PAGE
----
PEYTON CROSS WRITES- With a world press freedom index rating of 165, it is no surprise that the Sri Lankan media is corrupt. Thanks to a recent election, however, it may only be a matter of time before this score improves.

On January 24, the Colombo Telegraph called into question the credibility of the Sri Lankan media.  In the article, several independent newspapers are berated for always painting former president, Mahinda Rajapaksa, in a favorable light.  These papers included the Daily Mirror and the Daily Island.

While this bias is frowned upon, it must be noted that these newspapers have only committed such acts for one reason – to stay in business. News sites such as Tamilnet have been blocked for supporting Tamil minority views. Sites like Sri Lanka Mirror and Sri Lanka Guardian have been blocked due to criticisms of Rajapaska. Despite freedom of the press being guaranteed in the Constitution of Sri Lanka, no investigations have been held to identify the legality of this censorship.

With Rajapaska’s defeat in recent elections, there may be hope. Recently elected President Maithripala Sirisena and Prime Minister Ranil Wickremesinghe have kicked off their term by lifting the ban on independent news websites. Sirisena has also pledged to end the ‘disappearances’ of political journalists. He is cited to have told reporters that they are “free to report whatever [they] want without the fear of being abducted.”  Sirisena also plans to open an investigation into the murders of political journalist Lasantha Wickrematunge, who’s killer is still free.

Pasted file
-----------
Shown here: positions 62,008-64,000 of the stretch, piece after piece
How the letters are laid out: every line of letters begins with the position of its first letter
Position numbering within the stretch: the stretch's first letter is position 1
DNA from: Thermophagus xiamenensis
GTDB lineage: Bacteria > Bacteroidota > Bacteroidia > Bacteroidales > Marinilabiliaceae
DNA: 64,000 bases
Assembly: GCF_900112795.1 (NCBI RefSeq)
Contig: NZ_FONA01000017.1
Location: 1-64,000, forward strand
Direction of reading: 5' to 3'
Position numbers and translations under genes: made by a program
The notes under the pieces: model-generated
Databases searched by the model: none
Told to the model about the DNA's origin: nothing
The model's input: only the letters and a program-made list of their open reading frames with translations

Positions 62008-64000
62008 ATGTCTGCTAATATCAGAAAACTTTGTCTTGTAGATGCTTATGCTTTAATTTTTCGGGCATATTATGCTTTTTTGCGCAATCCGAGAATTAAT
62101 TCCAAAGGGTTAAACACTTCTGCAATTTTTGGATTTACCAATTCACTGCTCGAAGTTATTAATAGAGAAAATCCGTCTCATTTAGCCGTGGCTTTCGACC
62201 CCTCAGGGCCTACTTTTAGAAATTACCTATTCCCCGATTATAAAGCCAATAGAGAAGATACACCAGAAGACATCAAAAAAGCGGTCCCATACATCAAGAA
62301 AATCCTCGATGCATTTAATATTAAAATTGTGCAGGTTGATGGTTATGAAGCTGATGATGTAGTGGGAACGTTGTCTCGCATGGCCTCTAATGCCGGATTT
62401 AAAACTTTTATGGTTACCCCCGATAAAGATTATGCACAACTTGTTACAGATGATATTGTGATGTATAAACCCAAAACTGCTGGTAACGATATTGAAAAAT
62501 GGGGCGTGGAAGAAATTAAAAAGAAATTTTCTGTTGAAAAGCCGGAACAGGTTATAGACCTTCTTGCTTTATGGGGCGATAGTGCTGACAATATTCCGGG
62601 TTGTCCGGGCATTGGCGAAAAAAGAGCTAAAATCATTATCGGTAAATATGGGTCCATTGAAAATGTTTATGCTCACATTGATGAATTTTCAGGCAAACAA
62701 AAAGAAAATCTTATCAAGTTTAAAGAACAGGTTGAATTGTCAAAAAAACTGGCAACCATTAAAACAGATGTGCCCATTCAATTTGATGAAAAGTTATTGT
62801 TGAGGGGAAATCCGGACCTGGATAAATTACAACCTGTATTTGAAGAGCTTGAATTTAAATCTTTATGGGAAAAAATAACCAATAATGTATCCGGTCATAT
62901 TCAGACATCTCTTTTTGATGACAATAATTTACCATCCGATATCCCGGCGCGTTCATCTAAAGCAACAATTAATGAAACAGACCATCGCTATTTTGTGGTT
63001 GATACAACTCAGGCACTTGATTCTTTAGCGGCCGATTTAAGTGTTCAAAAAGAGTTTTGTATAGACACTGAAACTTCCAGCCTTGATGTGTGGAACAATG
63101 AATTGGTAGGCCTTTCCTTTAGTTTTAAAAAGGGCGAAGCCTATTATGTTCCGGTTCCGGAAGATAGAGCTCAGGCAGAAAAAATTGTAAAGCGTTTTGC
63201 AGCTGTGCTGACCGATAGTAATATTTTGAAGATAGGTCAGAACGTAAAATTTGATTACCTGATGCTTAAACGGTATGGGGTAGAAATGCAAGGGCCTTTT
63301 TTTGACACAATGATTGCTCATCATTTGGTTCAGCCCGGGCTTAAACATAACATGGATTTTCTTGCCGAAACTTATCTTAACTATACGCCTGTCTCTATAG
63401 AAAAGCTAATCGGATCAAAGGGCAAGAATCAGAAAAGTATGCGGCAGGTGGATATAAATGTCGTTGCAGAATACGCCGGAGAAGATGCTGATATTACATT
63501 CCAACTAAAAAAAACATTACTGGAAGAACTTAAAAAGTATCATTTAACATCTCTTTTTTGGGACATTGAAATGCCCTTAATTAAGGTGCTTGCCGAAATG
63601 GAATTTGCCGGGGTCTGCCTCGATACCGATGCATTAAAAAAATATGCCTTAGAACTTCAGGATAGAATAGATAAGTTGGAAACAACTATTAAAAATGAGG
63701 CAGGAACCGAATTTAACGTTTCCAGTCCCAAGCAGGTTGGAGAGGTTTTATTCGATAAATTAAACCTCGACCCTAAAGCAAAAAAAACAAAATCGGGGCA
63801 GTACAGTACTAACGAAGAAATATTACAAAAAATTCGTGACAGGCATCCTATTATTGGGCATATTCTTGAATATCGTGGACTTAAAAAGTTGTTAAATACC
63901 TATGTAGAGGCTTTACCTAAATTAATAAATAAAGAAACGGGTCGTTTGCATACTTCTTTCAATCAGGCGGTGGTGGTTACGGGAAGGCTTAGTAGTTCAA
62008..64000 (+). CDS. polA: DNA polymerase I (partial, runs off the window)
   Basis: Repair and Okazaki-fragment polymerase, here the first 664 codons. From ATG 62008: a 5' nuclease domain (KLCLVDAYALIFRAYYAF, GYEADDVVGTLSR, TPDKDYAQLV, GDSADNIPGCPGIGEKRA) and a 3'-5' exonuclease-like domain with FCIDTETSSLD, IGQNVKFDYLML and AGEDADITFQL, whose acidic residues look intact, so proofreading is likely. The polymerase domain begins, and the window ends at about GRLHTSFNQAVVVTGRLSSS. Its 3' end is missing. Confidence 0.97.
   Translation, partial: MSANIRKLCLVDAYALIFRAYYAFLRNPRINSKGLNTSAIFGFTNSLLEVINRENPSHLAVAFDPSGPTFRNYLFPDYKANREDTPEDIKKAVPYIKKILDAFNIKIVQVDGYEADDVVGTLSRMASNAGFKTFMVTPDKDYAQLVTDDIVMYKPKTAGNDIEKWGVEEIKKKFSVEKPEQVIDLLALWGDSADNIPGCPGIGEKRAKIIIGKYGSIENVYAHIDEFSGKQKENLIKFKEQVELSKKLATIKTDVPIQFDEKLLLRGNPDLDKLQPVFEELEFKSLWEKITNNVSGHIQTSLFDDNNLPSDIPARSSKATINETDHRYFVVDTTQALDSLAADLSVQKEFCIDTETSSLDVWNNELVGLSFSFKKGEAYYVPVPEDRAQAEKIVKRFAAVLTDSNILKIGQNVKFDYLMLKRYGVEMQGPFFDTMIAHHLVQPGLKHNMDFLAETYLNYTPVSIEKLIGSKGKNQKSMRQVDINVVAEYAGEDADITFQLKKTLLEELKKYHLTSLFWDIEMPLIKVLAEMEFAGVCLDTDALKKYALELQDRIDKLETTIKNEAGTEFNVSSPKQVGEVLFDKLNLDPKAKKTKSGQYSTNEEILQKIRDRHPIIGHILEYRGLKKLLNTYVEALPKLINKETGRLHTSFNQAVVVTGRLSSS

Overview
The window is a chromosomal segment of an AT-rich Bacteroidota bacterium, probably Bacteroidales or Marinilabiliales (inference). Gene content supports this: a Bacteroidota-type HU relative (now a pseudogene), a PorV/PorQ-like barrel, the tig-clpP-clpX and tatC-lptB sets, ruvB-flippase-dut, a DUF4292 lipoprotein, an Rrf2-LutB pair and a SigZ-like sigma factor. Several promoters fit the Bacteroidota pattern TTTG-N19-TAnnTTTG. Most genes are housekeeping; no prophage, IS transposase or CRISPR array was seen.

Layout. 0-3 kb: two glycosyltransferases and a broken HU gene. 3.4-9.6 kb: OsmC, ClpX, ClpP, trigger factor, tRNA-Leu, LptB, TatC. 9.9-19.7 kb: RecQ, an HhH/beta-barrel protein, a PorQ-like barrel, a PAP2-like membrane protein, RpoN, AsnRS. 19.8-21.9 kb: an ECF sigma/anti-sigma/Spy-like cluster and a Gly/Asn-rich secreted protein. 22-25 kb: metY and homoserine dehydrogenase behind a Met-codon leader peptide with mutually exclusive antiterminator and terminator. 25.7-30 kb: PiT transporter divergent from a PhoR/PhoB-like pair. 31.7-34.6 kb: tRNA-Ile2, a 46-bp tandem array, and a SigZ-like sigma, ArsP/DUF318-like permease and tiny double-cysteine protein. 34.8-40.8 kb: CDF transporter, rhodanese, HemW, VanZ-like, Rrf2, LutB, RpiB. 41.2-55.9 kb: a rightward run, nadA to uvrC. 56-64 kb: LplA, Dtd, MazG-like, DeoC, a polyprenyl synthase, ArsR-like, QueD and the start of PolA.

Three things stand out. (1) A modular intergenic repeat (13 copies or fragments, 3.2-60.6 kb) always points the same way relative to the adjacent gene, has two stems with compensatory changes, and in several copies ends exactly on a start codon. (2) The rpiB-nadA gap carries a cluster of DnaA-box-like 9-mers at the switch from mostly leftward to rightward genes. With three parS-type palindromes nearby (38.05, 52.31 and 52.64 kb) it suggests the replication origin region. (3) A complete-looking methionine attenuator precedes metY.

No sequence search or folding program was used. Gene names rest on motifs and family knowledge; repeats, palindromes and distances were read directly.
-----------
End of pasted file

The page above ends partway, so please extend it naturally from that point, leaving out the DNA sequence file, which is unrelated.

While this is a refreshing change compared to the last administration, Sinrisena has still received criticism. Rohan Jayasekera of Index on Censorship recently commented on how Sirisena did not include plans for the creation of an independent media commission.  Hopefully Sirisena will follow through and Sri Lanka’s freedom of press will finally be upheld.